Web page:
It also depends entirely on trusting the computer to save those files. When students were told that sometimes the file wouldn’t save correctly – and in fact every time they tried to re-open a saved file to study it, the computer announced the file was corrupt or couldn’t be accessed – memory for that second list remained at just 33%, suggesting that they had learned not to trust the saving process and so were still devoting some mental resources to remembering that original list. In other words, if you’re in the habit of putting reminders of what you need to do on sticky notes, and then completely missing the sticky note reminder at the appropriate time, your mind is still working just as hard to remember the reminder because it can’t trust the sticky note to do the job.

There are of course some immediate questions about the extent of this saving-enhanced memory, because that research was done only with “digital natives” who grew up with a relatively reliable generation of technology, and with what is now almost archaic technology of saving to a hard drive instead of the cloud. So…

  • *Does the nearly automatic saving of cloud files such as Google Docs create the same effect of clearing our memories for new information, or does it have to be a volitional saving, trigger by the conscious action of pressing keys or clicking an icon?
  • *How often are beliefs about reliability updated, and how pervasive are they? Have my early experiences with crashed hard drives and lost files left me unwilling to trust the permanence of a saved file, or have my more recent experiences with autosave and recovery from the cloud created a deeper faith and willingness to forget what has been saved electronically?
  • *Will we trust computers with our most vital memories? A list of words for an experiment done for course credit is as close to meaningless as memory gets, so there could be no real loss to the students if the file couldn’t be retrieved. Would they be as blasé and trusting with vocabulary items that would be on their final exam? Or speech notes for a presentation they would be giving in class?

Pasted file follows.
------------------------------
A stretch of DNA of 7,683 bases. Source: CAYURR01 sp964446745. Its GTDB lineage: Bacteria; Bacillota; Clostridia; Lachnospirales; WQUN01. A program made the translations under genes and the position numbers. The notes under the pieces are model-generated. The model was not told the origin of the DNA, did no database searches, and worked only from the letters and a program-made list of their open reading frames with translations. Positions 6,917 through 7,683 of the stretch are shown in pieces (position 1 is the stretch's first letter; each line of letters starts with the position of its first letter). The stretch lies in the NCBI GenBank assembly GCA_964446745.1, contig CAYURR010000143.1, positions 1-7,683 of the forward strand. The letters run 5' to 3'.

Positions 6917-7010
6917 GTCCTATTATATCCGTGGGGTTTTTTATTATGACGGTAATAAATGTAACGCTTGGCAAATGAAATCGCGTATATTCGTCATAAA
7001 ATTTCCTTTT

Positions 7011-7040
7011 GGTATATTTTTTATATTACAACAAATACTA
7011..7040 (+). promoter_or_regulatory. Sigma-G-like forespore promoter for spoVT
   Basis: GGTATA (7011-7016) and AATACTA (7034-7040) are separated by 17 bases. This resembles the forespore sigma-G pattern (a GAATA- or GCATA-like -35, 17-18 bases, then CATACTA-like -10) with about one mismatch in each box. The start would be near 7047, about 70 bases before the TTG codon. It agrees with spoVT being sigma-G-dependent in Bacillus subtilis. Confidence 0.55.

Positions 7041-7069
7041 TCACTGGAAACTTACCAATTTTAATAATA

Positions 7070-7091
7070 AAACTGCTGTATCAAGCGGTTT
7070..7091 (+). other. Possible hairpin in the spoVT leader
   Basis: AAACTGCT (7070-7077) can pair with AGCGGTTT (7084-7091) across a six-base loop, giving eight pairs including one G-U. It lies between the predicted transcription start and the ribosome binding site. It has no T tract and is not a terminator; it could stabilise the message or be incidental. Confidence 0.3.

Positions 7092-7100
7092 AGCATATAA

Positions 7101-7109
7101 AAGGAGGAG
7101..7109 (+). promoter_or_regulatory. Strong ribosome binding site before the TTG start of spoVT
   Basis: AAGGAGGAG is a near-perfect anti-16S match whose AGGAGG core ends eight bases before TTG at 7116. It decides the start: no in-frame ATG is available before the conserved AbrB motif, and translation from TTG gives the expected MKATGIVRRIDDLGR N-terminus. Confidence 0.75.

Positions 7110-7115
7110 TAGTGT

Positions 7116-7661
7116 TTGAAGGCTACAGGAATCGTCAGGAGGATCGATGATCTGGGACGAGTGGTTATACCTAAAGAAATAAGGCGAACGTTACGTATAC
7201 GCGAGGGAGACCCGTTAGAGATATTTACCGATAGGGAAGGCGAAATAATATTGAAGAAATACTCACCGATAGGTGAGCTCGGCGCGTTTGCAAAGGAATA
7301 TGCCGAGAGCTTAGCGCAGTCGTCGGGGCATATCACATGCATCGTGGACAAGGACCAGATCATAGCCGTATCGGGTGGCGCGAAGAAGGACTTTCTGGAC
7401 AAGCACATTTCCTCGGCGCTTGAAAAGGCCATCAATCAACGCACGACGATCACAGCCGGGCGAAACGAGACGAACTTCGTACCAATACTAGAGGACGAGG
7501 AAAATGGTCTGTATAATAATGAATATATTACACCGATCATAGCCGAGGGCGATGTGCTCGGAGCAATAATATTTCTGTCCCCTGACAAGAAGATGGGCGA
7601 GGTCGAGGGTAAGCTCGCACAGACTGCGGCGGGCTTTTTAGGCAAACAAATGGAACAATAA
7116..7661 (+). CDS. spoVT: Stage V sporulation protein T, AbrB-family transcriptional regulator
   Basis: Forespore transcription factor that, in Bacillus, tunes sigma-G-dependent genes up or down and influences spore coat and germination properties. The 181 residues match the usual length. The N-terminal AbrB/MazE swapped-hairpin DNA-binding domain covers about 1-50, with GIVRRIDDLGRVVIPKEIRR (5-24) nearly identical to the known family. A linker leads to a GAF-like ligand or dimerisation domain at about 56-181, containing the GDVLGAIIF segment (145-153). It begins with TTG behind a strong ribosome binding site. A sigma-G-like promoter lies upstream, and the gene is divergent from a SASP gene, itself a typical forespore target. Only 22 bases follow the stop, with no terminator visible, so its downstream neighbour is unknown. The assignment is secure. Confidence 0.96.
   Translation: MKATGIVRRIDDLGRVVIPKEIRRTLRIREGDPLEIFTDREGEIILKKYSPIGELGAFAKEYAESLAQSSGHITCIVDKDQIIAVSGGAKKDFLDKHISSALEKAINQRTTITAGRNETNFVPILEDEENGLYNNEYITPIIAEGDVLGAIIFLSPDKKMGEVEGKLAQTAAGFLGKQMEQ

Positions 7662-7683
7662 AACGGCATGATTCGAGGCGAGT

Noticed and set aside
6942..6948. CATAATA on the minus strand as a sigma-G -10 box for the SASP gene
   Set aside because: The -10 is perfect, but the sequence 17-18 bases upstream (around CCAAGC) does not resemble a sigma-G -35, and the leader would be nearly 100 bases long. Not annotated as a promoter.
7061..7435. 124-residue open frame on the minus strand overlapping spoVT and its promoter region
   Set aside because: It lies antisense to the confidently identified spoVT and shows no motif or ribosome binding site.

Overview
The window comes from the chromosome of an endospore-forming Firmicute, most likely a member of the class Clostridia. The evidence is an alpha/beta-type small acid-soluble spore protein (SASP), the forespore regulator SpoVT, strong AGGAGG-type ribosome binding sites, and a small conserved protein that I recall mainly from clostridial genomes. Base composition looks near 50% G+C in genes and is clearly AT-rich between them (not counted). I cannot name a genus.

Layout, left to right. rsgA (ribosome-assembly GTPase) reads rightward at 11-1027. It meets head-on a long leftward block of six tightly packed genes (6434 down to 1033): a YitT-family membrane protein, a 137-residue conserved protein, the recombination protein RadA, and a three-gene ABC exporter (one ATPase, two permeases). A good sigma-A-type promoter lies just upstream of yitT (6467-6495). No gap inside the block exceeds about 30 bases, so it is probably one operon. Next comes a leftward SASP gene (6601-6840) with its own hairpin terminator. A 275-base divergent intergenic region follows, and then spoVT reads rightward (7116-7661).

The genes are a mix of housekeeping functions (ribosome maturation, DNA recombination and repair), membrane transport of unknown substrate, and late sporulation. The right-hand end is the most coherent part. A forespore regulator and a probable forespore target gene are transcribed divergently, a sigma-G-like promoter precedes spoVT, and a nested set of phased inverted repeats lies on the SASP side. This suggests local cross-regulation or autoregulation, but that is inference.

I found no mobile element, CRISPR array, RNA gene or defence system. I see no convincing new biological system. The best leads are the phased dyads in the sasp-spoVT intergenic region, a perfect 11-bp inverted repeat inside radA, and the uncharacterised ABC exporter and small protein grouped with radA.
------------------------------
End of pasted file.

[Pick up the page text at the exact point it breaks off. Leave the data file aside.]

And then, there are the implications of clearing our minds of this electronically saved information. We may be able to focus our minds wholly on this other information to learn, but perhaps that will ultimately cost us a skill we might have learned with practice, of managing proactive interference to learn two sets of information simultaneously. Presumably this is what previous generations ultimately figured out. It’s hard to say whether this skill would still be useful, as we have an unprecedented quantity of information to try to learn and work with, so perhaps our brains were never going to be successful at learning it all.

There’s also the question of what this external memory strategy means when everything is made an external memory. This research shows that there’s a potential advantage to saving one list to learn another, but what if you’re saving that other list? And another? And another? Until ultimately you aren’t trying to remember anything yourself, but storing it all on the external memory? This may be fine in terms of the facts being retrievable, but it would make it impossible to make connections between the two. If your psychology facts and ideas are over here and your history facts and knowledge are over there, in separate files, you might not see how one can tell you something about the other. For insight, we need information stored in neurons in the brain, not just on a computer file.


Storm B.C., & Stone S.M. (2014). Saving-Enhanced Memory: The Benefits of Saving on the Learning and Remembering of New Information. Psychological Science. Manuscript accepted for publication. PMID: 25491269